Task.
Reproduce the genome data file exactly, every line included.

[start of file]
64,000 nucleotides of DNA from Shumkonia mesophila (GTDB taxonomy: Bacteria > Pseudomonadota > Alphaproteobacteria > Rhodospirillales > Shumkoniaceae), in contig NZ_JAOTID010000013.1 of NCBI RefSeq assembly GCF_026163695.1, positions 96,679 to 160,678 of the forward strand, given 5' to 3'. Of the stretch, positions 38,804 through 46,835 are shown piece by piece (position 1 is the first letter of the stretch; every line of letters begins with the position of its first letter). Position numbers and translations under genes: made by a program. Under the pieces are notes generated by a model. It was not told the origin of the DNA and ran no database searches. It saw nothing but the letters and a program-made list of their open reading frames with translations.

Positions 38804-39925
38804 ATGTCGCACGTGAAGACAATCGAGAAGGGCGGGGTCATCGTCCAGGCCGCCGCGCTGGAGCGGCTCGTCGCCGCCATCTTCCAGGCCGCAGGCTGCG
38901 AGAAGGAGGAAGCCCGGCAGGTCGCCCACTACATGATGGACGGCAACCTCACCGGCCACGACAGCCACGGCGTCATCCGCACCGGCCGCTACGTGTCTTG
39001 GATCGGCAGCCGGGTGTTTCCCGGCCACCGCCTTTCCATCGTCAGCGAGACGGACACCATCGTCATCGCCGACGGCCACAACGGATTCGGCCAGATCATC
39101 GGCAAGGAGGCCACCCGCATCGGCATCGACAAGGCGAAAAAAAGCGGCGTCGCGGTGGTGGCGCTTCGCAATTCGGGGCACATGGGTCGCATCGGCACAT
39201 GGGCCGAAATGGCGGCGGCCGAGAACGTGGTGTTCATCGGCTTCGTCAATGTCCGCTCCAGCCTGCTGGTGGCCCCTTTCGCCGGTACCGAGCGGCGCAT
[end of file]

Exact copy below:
64,000 nucleotides of DNA from Shumkonia mesophila (GTDB taxonomy: Bacteria > Pseudomonadota > Alphaproteobacteria > Rhodospirillales > Shumkoniaceae), in contig NZ_JAOTID010000013.1 of NCBI RefSeq assembly GCF_026163695.1, positions 96,679 to 160,678 of the forward strand, given 5' to 3'. Of the stretch, positions 38,804 through 46,835 are shown piece by piece (position 1 is the first letter of the stretch; every line of letters begins with the position of its first letter). Position numbers and translations under genes: made by a program. Under the pieces are notes generated by a model. It was not told the origin of the DNA and ran no database searches. It saw nothing but the letters and a program-made list of their open reading frames with translations.

Positions 38804-39925
38804 ATGTCGCACGTGAAGACAATCGAGAAGGGCGGGGTCATCGTCCAGGCCGCCGCGCTGGAGCGGCTCGTCGCCGCCATCTTCCAGGCCGCAGGCTGCG
38901 AGAAGGAGGAAGCCCGGCAGGTCGCCCACTACATGATGGACGGCAACCTCACCGGCCACGACAGCCACGGCGTCATCCGCACCGGCCGCTACGTGTCTTG
39001 GATCGGCAGCCGGGTGTTTCCCGGCCACCGCCTTTCCATCGTCAGCGAGACGGACACCATCGTCATCGCCGACGGCCACAACGGATTCGGCCAGATCATC
39101 GGCAAGGAGGCCACCCGCATCGGCATCGACAAGGCGAAAAAAAGCGGCGTCGCGGTGGTGGCGCTTCGCAATTCGGGGCACATGGGTCGCATCGGCACAT
39201 GGGCCGAAATGGCGGCGGCCGAGAACGTGGTGTTCATCGGCTTCGTCAATGTCCGCTCCAGCCTGCTGGTGGCCCCTTTCGCCGGTACCGAGCGGCGCAT